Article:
Dynamically driven protein allostery..
Nature structural & molecular biology. 13(9):831-8. Abstract
Allosteric interactions are typically considered to proceed through a series of discrete changes in bonding interactions that alter the protein conformation. Here we show that allostery can be mediated exclusively by transmitted changes in protein motions. We have characterized the negatively cooperative binding of cAMP to the dimeric catabolite activator protein (CAP) at discrete conformational states. Binding of the first cAMP to one subunit of a CAP dimer has no effect on the conformation of the other subunit. The dynamics of the system, however, are modulated in a distinct way by the sequential ligand binding process, with the first cAMP partially enhancing and the second cAMP completely quenching protein motions. As a result, the second cAMP binding incurs a pronounced conformational entropic penalty that is entirely responsible for the observed cooperativity. The results provide strong support for the existence of purely dynamics-driven allostery.
Dynamic genome organization and gene evolution by positive selection in geminivirus (Geminiviridae).
Molecular biology and evolution. 14:1114-24. Abstract
Geminiviruses (Geminiviridae) are a diverse group of plant viruses differing from other known plant viruses in possessing circular, single-stranded DNA. Current classification divides the family into three subgroups, defined in part by genome organization, insect vector, and plant host range. Previous phylogenetic assessments of geminiviruses have used DNA and/or amino acid sequences from the replication-associated and coat protein genes and have relied predominantly on distance analyses. We used amino acid and DNA sequence data from the replication-associated and coat protein genes from 22 geminivirus types in distance and parsimony analyses. Although the results of our analyses largely agree with those reported previously, we could not always predict viral relationships based on genome organization, plant host, or insect vector. Loss of correlation of these traits with phylogeny is likely due to improved sampling of geminivirus types. Unrooted parsimony trees suggest multiple independent origins for the monopartite genome. genome organization is therefore a dynamic character. Estimates of nonsynonymous and synonymous nucleotide substitutions for extant and inferred ancestral sequences were used to evaluate hypotheses that the replication-associated and coat protein sequences evolve to accommodate plant host and insect vector specificities, respectively. Results suggest that plant host specificity does not solely direct replication-associated protein-evolution but that coat protein sequence does evolve in response to insect vector specificity. Genome organization and, possibly, plant host specificity are not reliable taxonomic characters.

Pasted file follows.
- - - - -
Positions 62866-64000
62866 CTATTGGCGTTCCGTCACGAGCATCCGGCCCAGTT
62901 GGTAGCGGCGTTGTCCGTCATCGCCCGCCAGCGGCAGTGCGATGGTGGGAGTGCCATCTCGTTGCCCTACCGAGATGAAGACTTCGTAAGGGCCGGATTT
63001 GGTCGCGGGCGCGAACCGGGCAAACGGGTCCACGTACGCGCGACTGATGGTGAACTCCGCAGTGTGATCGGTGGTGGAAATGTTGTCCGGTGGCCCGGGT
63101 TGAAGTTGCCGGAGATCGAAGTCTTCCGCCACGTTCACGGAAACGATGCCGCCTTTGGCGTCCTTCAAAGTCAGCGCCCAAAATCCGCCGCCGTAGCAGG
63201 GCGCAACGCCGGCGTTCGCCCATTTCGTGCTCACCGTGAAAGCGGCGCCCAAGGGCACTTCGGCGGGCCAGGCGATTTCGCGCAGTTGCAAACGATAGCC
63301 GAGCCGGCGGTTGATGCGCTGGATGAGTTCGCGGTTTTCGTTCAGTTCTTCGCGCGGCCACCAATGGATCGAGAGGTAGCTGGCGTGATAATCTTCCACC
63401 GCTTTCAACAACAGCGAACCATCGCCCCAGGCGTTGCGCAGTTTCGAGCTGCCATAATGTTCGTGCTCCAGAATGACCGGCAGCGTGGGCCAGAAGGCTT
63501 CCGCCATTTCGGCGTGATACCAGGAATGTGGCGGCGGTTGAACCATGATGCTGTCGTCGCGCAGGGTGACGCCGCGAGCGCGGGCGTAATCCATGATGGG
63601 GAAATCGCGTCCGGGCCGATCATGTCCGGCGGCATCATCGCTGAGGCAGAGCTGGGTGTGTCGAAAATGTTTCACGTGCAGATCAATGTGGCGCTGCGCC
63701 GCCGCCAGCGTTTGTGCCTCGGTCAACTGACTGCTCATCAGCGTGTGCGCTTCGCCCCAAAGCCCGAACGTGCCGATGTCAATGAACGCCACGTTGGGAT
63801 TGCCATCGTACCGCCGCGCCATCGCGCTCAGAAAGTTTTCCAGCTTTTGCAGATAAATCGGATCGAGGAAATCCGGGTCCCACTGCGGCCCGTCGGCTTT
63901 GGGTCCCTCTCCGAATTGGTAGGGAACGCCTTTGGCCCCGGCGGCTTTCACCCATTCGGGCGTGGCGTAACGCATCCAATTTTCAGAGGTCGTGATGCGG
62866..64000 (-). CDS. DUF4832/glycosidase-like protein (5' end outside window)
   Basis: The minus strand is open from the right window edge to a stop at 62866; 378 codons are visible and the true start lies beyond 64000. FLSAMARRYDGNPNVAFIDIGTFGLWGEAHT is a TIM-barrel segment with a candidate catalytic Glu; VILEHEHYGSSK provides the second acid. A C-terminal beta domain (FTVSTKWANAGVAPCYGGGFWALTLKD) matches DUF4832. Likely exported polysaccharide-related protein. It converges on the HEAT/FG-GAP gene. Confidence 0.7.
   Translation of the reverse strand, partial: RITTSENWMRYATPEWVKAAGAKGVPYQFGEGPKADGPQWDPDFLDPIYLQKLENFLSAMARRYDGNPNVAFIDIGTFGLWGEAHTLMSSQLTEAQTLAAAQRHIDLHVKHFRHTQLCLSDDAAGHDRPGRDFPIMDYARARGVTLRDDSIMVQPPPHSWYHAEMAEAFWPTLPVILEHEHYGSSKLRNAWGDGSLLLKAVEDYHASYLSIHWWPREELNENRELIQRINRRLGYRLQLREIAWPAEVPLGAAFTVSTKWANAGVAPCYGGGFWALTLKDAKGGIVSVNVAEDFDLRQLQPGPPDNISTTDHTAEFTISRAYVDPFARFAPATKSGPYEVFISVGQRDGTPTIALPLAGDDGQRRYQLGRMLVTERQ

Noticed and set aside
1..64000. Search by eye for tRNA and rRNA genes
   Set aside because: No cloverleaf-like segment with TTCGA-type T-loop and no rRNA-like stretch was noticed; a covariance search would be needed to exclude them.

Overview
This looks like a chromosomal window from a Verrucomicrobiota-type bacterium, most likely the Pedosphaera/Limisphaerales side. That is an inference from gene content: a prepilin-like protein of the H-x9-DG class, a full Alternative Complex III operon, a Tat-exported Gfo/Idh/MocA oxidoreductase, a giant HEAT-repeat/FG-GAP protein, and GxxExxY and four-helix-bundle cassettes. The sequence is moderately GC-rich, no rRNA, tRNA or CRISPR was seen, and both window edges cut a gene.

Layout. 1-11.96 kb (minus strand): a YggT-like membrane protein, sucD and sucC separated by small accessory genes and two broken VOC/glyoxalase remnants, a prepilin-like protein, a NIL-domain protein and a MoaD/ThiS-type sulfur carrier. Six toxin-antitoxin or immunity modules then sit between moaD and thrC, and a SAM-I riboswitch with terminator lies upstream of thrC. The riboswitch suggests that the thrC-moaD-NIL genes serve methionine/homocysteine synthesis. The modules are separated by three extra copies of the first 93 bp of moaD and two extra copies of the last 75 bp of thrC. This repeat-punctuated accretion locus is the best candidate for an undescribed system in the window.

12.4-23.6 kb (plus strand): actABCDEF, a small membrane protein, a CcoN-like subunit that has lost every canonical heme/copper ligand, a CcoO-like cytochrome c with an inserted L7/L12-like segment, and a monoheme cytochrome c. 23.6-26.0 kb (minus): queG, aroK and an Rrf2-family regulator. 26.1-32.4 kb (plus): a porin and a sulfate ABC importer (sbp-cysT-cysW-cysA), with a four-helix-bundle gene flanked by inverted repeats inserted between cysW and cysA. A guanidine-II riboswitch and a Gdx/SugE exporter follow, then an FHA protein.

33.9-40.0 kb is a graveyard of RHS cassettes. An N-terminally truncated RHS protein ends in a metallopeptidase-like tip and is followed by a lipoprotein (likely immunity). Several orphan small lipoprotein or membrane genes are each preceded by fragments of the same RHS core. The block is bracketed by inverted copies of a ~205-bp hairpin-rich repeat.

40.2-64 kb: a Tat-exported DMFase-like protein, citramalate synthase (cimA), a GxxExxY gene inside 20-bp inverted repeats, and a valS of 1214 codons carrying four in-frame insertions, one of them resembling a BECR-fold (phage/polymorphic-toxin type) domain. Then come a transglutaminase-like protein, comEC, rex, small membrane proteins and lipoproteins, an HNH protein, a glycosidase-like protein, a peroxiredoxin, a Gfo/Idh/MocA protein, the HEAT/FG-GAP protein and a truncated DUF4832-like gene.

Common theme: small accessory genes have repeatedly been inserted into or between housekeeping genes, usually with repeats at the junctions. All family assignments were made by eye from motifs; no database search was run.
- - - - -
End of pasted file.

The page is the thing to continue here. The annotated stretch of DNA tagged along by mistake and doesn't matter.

Dynamic gene copy number variation in collinear regions of grass genomes.
Mol Biol Evol. 29:861-71. Abstract
A salient feature of genomes of higher organisms is the birth and death of gene copies. An example is the alpha prolamin genes, which encode seed storage proteins in grasses (Poaceae) and represent a medium-size gene family. To better understand the mechanism, extent, and pace of gene amplification, we compared prolamin gene copies in the genomes of two different tribes in the Panicoideae, the Paniceae and the Andropogoneae. We identified alpha prolamin (setarin) gene copies in the diploid foxtail millet (Paniceae) genome (490 Mb) and compared them with orthologous regions in diploid sorghum (730 Mb) and ancient allotetraploid maize (2,300 Mb) (Andropogoneae). Because sequenced genomes of other subfamilies of Poaceae like rice (389 Mb) (Ehrhartoideae) and Brachypodium (272 Mb) (Pooideae) do not have alpha prolamin genes, their collinear regions can serve as "empty" reference sites. A pattern emerged, where genes were copied and inserted into other chromosomal locations followed by additional tandem duplications (clusters). We observed both recent (species-specific) insertion events and older ones that are shared by these tribes. Many older copies were deleted by unequal crossing over of flanking sequences or damaged by truncations. However, some remain intact with active and inactive alleles. These results indicate that genomes reflect only a snapshot of the gene content of a species and are far less static than conventional genetics has suggested. Nucleotide substitution rates for active alpha prolamins genes were twice as high as for low copy number beta, gamma, and delta prolamin genes, suggesting that gene amplification accelerates the pace of divergence.